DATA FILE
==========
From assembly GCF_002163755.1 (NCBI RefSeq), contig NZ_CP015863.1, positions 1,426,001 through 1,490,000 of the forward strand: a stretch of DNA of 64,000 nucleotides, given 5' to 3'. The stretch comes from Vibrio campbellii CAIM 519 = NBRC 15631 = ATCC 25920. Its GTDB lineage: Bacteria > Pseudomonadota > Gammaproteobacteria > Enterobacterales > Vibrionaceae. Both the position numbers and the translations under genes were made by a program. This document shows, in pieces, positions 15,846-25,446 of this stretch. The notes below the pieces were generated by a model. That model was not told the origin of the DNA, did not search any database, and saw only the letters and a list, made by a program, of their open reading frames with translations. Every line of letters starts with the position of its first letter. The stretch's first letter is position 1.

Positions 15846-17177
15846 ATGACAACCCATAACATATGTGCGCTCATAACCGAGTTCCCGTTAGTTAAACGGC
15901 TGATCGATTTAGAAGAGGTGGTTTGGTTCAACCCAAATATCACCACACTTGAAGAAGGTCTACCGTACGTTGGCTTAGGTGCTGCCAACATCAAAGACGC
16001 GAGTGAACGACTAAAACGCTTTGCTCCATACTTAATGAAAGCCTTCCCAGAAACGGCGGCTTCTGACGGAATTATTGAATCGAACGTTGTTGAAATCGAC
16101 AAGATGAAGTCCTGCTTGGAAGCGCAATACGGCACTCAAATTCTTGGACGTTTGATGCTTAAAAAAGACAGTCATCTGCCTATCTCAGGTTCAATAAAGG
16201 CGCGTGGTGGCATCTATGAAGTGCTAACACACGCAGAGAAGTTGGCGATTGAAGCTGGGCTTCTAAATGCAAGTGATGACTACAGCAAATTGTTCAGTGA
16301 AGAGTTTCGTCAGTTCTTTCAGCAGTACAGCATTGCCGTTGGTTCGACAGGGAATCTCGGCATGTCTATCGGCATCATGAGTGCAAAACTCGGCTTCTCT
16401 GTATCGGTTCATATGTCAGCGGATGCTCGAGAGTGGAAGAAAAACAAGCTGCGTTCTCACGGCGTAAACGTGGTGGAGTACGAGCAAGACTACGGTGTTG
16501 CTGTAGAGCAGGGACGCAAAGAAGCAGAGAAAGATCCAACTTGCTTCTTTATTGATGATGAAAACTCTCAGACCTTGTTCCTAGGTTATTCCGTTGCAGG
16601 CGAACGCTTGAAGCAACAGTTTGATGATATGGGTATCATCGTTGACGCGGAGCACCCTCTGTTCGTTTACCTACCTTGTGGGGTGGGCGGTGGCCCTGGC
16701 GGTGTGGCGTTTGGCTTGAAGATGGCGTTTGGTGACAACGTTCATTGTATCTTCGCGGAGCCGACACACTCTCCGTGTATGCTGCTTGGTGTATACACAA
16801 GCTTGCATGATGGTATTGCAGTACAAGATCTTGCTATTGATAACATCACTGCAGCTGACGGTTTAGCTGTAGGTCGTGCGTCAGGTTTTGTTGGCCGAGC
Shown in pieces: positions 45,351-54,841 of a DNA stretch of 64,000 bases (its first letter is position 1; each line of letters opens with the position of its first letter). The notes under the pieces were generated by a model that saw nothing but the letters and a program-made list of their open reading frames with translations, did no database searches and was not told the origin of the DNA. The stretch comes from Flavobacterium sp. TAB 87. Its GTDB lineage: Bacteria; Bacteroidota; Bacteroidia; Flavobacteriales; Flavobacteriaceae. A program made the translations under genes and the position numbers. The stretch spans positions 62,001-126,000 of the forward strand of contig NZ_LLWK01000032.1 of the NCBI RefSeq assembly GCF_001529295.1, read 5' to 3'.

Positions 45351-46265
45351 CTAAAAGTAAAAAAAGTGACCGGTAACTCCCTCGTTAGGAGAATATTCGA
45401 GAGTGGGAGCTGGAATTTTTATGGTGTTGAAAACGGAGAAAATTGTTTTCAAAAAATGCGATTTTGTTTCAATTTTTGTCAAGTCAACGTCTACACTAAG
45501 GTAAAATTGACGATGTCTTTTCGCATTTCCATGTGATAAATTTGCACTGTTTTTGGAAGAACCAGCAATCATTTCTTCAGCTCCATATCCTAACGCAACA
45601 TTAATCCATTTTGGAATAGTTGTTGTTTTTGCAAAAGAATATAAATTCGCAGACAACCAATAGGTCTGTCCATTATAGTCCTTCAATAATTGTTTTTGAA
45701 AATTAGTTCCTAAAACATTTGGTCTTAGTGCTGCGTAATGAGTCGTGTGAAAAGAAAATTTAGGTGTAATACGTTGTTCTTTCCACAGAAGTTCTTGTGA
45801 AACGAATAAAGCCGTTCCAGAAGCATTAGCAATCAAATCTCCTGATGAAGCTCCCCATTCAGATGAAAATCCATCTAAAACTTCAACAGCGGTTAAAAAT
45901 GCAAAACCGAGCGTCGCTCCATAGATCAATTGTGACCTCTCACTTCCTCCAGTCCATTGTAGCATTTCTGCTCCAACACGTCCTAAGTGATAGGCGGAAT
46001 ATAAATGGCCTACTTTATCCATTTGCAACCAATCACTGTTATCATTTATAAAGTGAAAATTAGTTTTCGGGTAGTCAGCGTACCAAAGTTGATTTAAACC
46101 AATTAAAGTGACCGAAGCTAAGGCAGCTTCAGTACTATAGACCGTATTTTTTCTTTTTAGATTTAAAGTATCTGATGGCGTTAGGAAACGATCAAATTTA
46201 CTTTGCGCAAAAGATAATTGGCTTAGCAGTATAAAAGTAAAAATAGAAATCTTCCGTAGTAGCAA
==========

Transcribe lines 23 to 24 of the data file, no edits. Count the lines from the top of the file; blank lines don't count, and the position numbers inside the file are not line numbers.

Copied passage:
46001 ATAAATGGCCTACTTTATCCATTTGCAACCAATCACTGTTATCATTTATAAAGTGAAAATTAGTTTTCGGGTAGTCAGCGTACCAAAGTTGATTTAAACC
46101 AATTAAAGTGACCGAAGCTAAGGCAGCTTCAGTACTATAGACCGTATTTTTTCTTTTTAGATTTAAAGTATCTGATGGCGTTAGGAAACGATCAAATTTA